00:22 Why is it that the data may not be appropriate for working with Lokad?
01:39 What is the minimum time frame of history that you should have?
04:24 We often talk about the four main datasets that we require. Let’s start off with the catalogue, what’s interesting here?
07:06 With the sales history, what other information do we need other than what has been ordered, where, when and by who?
11:16 Other than knowing how much we are paying historically for our goods, what other key information can we generate from purchase orders?
16:54 Can we not just use our sales and purchase history to generate the stock level?
20:54 We have spoken a lot about the main core data that is required. What about the other data that can be included?
23:52 What can we learn from the companies that Lokad deal with on a daily basis? What common mistakes do they make?
26:25 If there was one thing to take away from today’s discussion, what would that be?
Predictive supply chain optimization relies on heavily prepared data. The purpose of this data is twofold: first, the historical supply chain data is used to build the forecasting models, second, the data describing the supply chain’s current state is used to drive the optimization of the decisions.
Not all data is appropriate for a Quantitative Supply Chain initiative to be effective. In this episode of LokadTV, we understand what data a customer needs in order to work with Lokad and how best to record it. We investigate the depth of data that our clients actually require and also the common mistakes and pitfalls that can be encountered along the way in collecting this data.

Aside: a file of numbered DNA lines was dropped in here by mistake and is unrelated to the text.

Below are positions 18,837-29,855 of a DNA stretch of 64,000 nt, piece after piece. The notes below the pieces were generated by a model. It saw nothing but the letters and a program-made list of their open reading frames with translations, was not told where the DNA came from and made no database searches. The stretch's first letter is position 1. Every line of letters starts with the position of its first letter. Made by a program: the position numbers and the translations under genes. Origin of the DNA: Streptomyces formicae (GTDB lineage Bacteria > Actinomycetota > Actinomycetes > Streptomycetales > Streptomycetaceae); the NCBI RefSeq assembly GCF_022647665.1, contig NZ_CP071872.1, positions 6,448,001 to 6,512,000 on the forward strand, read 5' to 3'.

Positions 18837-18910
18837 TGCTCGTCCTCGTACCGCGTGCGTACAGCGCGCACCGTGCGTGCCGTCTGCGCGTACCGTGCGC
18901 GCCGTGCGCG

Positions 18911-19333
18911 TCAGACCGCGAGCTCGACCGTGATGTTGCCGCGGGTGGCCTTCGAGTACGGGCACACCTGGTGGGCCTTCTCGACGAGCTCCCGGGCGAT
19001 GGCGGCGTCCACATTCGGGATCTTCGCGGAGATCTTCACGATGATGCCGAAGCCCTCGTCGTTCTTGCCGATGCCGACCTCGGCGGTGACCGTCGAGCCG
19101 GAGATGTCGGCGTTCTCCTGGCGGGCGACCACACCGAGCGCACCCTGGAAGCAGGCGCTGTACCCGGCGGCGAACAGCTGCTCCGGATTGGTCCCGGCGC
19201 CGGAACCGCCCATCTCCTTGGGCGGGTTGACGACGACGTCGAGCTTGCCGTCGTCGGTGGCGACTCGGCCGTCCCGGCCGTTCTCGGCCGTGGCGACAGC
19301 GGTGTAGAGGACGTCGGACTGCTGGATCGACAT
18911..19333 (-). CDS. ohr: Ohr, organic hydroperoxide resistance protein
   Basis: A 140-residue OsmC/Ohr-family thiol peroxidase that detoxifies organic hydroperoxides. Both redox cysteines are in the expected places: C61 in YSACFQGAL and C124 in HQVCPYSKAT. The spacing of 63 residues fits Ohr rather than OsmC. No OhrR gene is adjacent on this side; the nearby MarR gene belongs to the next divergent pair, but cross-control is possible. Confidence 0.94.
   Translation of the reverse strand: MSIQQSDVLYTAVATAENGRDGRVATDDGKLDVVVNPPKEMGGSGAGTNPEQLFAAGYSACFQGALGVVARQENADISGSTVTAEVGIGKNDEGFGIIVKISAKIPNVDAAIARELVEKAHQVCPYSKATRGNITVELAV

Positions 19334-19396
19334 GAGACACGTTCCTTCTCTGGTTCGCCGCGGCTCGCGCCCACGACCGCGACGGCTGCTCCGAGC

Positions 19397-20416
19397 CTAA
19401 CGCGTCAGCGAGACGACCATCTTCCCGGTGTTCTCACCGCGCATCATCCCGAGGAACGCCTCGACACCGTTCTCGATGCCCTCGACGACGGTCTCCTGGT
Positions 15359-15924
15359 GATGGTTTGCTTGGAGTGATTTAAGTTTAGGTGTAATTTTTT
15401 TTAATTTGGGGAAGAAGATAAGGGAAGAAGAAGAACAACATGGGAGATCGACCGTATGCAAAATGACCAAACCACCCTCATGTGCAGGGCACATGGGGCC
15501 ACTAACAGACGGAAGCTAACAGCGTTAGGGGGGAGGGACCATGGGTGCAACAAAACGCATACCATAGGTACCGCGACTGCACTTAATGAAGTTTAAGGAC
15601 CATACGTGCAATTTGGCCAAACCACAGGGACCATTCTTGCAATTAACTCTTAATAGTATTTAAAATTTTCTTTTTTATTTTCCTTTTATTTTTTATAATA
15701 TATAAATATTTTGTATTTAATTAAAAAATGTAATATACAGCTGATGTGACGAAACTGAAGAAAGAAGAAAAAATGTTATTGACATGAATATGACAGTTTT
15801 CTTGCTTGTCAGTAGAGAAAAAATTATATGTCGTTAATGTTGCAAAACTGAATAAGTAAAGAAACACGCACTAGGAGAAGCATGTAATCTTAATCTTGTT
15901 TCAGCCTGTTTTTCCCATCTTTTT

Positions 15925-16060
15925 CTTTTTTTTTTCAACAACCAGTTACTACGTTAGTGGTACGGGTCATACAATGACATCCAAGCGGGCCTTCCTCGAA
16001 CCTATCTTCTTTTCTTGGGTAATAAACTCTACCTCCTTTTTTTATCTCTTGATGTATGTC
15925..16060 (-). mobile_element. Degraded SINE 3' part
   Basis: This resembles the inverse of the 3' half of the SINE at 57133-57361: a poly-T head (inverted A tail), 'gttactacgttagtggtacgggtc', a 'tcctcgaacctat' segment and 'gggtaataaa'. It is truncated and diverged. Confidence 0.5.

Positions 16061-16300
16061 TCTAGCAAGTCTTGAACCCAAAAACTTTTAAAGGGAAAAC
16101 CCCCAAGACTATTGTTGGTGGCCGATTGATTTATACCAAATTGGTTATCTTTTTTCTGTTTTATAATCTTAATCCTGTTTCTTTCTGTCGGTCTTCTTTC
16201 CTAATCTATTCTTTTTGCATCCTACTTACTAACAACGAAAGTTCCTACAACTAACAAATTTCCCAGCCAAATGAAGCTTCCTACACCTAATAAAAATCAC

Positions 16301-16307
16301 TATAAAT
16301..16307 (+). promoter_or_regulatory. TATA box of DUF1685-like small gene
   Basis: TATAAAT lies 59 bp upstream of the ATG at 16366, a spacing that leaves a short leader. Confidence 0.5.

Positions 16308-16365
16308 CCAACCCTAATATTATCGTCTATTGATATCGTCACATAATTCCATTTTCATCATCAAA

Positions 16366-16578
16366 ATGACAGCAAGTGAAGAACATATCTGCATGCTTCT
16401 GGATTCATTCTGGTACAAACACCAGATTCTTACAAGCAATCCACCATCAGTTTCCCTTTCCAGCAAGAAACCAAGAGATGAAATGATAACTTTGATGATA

The four main datasets required by Lokad are: catalogue, sales history, purchase orders and current stock levels. We go into more depth to understand just why the catalog is of primary importance for us, and how our technology can leverage the correlations between products for better forecasts. Concerning the sales history, we explore which are the mistakes to avoid in order not to have an incomplete sales history and the importance of not losing track of the products that the company doesn’t sell anymore.
We then talk in more detail about the purchase orders, and the information related to this that you should record, such as quality issues with the order for example. In addition, we focus on the stock levels and the necessity to record not only the current stock levels but also the historical ones (with a particular emphasis on stockouts).
We expand on the minimum time frame of depth of history needed for a supply chain optimization initiative to be effective. To wrap things up, we try and learn from the mistakes that companies working with us make on a daily basis: for example, choosing an ERP that makes the data you need super difficult to extract…